Can transplant genomics help better understand ctDNA?
Circulating cell free (cfDNA) of tumour (ctDNA) is released by apoptotic and necrotic cells into blood and other bodily fluids. It has transformed NIPT and is transforming Cancer medicine. However the biology behind it’s release is still not wholly understood and this lack of understanding is likely to hinder our ability to develop novel methods and/or maximise detection sensitivity in clinical assays.
One difficulty that researchers face is that even in Cancer patients the differences between cfDNA (from normal cells, especially haematopoietic cells) and ctDNA (from tumour cells) is pretty minimal. Most of the genome is identical making it difficult to sort cfDNA from ctDNA. It is possible to enrich for tumour fragments by selecting DNA with a size range of 90-150bp; this can enrich for ctDNA up to 11 fold. But even then there are still only the somatic changes that vary between normal and tumour DNA making analysis a needle-in-a-haystack problem. And as researchers ideally want lots of ctDNA to work with there is generally never enough blood drawn from a patient to do all the testing a group might consider.
Transplant patients as a source of controlled cfDNA
What would help is to find a source of cfDNA that is somewhat inexhaustible and with a defined level of cfDNA. My suggestion would be to look at transplant patients. Each has an organ from another individual so the cfDNA from the transplanted organ is going to be clearly distinct from their own normal genome. With some 3-4 million SNPs between two individuals it would be possible to confirm the cfDNA that do not originate from the haematopoietic cells. Understanding how this cfDNA differs from organ to organ may shed light more on the mechanisms behind its release.
There are some 4-5000 organ transplants per year in the UK alone: 2000 Kidney, 1000 Liver, 200 Heart, 200 Lung and 200-300 others. With a small cohort from each organ it may be possible to discern organ-specific mechanisms of cfDNA release.
Organ donors are also pretty healthy so collecting blood might be as simple as taking a pint and separating it out the plasma into 300+ 1ml aliquots after centrifugation – that’s a good control sample. And that transplant patient may be able to keep giving year on year for a research project.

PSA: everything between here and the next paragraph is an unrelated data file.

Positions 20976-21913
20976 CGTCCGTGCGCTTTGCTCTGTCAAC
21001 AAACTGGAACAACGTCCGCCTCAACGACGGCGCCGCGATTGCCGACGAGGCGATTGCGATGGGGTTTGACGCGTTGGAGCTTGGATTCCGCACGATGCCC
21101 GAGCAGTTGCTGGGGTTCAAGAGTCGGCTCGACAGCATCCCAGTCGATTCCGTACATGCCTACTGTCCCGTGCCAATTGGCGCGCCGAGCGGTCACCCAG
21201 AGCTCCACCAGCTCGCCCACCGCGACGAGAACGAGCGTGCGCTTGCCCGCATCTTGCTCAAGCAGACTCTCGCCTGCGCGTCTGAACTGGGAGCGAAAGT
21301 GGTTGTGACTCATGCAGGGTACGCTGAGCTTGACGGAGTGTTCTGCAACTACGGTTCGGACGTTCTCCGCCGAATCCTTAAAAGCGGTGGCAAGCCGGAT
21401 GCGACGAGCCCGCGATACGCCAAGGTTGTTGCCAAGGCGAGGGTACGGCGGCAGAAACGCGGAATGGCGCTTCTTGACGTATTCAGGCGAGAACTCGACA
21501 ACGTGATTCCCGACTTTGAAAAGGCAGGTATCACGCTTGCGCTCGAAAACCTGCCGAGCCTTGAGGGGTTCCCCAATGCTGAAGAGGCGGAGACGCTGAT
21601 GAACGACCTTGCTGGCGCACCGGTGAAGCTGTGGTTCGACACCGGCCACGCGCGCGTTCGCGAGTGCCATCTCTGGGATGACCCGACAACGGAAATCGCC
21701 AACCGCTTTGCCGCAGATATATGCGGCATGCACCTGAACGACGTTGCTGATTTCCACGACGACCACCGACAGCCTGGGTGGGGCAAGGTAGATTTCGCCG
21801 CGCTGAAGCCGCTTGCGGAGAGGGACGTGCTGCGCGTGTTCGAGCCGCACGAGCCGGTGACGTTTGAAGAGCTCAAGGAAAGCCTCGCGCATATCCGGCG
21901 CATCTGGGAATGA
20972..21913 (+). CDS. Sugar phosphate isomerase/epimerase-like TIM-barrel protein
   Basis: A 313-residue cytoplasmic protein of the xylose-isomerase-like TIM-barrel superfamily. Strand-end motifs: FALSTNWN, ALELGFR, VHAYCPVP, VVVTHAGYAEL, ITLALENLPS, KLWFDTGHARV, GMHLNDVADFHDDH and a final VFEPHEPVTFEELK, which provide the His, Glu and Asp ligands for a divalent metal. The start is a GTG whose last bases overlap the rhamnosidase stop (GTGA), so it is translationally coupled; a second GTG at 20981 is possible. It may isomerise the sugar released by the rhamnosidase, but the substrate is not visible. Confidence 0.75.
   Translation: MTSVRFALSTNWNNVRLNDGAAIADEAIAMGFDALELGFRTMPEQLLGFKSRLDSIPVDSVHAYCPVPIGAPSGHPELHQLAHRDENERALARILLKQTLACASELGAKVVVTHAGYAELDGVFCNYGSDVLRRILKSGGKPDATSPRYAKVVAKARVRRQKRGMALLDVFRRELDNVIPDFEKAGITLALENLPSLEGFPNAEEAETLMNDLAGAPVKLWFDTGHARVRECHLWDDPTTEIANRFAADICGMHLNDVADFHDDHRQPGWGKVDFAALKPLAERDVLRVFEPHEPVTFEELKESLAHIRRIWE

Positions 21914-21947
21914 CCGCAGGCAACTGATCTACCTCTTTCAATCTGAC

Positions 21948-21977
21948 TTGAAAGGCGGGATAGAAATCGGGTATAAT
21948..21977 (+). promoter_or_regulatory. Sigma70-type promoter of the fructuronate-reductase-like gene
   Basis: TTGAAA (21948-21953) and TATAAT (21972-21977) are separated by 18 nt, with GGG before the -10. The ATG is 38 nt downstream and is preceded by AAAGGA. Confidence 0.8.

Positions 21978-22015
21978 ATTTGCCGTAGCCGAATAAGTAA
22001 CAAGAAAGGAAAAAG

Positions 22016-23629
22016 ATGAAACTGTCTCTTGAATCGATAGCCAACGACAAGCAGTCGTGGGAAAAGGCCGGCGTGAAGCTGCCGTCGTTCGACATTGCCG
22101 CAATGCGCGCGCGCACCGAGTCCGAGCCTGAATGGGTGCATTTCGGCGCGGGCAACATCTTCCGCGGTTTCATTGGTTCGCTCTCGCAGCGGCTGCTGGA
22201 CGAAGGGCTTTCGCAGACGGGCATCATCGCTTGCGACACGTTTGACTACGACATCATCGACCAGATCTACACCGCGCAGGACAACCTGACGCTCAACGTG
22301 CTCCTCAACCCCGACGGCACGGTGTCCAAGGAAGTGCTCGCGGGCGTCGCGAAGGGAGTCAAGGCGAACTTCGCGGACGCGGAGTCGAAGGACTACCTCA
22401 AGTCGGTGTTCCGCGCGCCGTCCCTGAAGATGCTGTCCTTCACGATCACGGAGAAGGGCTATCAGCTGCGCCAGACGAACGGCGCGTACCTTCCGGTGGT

Transplant patients for ctDNA
Understanding the differences between cfDNA and ctDNA is the big challenge. Most cancer patients are not going to be bled to deliver the volumes of plasma that could be obtained from a healthy transplant patient, and they would have only a very small number of somatic variants separating their cfDNA from ctDNA.
But transplant patients may also get cancer of their transplanted organ – although it is unclear whether this likelihood is higher or lower than the normal rate (as reported on CRUKs cancer incidence statistics). Assuming the rate is the same as a non-transplanted organ them there are a small number of patients who have ctDNA that is truly distinct from their normal cfDNA: they represent a “transplant genomics” opportunity.
These unlucky people do represent an opportunity to better understand ctDNA and to develop better pre-analytical and analytical methods. With ctDNA already showing such promise their plasma may be important in pushing the limits of what we can do with ctDNA as far as possible.
With an estimated 125,000 organs transplanted globally, and with most of those patients being carefully monitored it should be possible to pick up the 10s or low 100s of patients who develop cancer. If done as a worldwide study then a “transplanted organ Cancer Genome Project” could allow us to ask if these cancers are distinct from the disease that arises in a patients own organ? If the Global Observatory on Donation and Transplantation do not record this information today it might be a good idea to start doing so.